The last time I ever saw Billy he stood on my porch scrawny as a coyote. It was morning, but already the late August sun was up there in the sky pissed off and furious. Billy, I remember, had a shiner, a big ol’ plum under his eye that I should have asked him about but didn’t.
“Grab your Dad’s shovel,” he said. “Today we’re going to do some real digging.”
That summer, the stretch between fifth and sixth grade, that’s all we did was dig. Burying any evidence of childhood. Our old marbles we had planted in the rich soil of my mother’s garden. Shallow graves beneath the tire swing, unmarked and packed smooth by the neighborhood kid’s shoes, held our GI Joes. In my father’s well-manicured lawn, we had gone through great pains to dig small holes for our Teenage Mutant Ninja Turtles. Then we took great pains to blame the holes on the poor family terrier, Rocky.
Billy explained that we’d need a bigger hole this time. A secret hole that we’d dig in his father’s shed; the shed his father had forbidden us to enter.
“I’m not crossing your dad,” I told him.
“Old man’s out of town,” Billy said. “Won’t be back for a while.”
Billy’s mom had passed away a few years back. And it was true that his dad left him alone sometimes. Last summer he had chased a woman down to Memphis leaving Billy to fend for himself for an entire week. But it was also true that Billy’s dad was a nasty drunk, that he’d stumble around the yard half-cocked, aiming to fire off on anything or anyone he could get a bead on.
I nodded and Billy followed me into the house. The AC unit rattled in the living room window, Transformers blared on the television. Embarrassed, I shut it off. Billy no longer watched cartoons. In the kitchen, I grabbed a couple Pop-Tarts. They were unfrosted, and therefore according to my mom, healthier.
As we crossed the street and headed toward his house. Billy held up his Pop-Tart to inspect it. “Seems like some bullshit,” he said.
I brought my dad’s shovel to my other shoulder, scanned Billy’s yard looking for any sign—cigarette smoke, a shadow staggering in the window—of Billy’s dad, and took a nibble. It wasn’t that the Pop-Tarts tasted bad without frosting. They were still processed with refined flour, and high fructose corn syrup; in other words, still delicious. But the two of us were raised on commercials, connoisseurs of mass consumption, and without the frosting, the crunch of the rainbow sprinkles, the Pop-Tarts didn’t live up to the glorious product we had been promised in the commercials. Looking back, it should have been a revelation, but at the time, it felt like another in a long line of betrayals.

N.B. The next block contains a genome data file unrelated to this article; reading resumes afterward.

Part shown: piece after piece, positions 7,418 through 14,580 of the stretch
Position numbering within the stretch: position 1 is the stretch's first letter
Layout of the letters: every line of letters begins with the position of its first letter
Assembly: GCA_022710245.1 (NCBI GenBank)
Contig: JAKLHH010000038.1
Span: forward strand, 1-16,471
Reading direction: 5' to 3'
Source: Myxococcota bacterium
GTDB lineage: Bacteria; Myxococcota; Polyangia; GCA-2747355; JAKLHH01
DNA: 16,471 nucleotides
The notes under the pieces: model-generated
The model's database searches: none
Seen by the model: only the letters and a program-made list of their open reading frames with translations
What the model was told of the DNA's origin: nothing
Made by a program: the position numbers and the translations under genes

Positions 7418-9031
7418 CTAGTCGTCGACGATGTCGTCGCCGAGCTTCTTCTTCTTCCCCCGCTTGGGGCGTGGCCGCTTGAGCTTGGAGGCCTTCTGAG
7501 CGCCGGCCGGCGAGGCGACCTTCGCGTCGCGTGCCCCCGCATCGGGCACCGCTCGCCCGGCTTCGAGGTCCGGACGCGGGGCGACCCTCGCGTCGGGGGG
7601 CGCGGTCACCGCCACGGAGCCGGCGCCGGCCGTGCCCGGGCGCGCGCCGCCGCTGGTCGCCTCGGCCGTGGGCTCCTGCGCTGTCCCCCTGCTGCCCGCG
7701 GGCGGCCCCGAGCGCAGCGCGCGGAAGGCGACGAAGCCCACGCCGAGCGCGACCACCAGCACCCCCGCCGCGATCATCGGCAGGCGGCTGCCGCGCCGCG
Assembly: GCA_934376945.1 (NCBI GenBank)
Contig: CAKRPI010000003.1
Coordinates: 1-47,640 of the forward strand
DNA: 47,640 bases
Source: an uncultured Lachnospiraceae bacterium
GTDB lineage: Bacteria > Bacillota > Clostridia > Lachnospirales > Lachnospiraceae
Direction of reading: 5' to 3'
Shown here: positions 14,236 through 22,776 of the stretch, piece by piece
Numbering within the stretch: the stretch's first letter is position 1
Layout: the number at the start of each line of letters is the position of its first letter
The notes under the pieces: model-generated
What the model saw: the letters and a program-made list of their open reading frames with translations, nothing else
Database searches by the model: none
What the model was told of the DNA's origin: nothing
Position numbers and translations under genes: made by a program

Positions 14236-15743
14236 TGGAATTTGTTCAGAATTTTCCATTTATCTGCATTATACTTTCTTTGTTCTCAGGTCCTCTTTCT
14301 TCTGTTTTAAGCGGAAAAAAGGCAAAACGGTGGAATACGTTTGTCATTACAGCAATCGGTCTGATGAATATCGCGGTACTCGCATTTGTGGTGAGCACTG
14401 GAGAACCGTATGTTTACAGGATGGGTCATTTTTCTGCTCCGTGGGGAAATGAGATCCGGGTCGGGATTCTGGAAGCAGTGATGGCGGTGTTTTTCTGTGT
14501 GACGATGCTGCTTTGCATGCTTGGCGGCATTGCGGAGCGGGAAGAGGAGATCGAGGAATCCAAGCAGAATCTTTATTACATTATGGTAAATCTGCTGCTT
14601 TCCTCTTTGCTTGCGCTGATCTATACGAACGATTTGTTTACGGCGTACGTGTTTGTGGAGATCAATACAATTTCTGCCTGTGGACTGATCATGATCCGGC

The garage door of Billy’s house was closed, his Huffy dumped on the lawn. In the backyard, the shed waited for us like a dare.
When Billy opened the door, the hinges creaked and I grabbed Billy’s shoulders.
“Dude,” he said quietly, shrugging me off. “It’s fine.”
“Why, then,” I asked, “are you whispering?”
Billy ignored me and stepped inside. The shed was cool and dark and mostly empty. In one corner the sad flat tire of a Harley peeked out from a green tarp caked with mud, in the other corner we began to dig.
We spent the entire day carrying dirt out in plastic sand castle buckets and tossing it amongst the dandelions in his yard. Around noon, we took a break. Billy told me to wait outside, while he assembled bologna sandwiches. We chased them down with a couple Mountain Dews, then got back to work.
When I heard my mom shouting across the street, telling me that dinner was ready, we stopped digging. The two of us stood there for a moment assessing our work. We had done well, the hole was massive. We could bury just about anything in there.
Biography: Richie Zaborowske is a dad, librarian, and author from the Midwest. He puts a contemporary twist on traditional library offerings; his monthly Short Story Night packs the local brewery and features trivia, comedy, and author interviews. His writing appears in McSweeney’s Internet Tendency, New World Writing Quarterly, Brevity, The Los Angeles Review, HAD, X-R-A-Y Lit, Cease Cows, Jet Fuel Review, and others.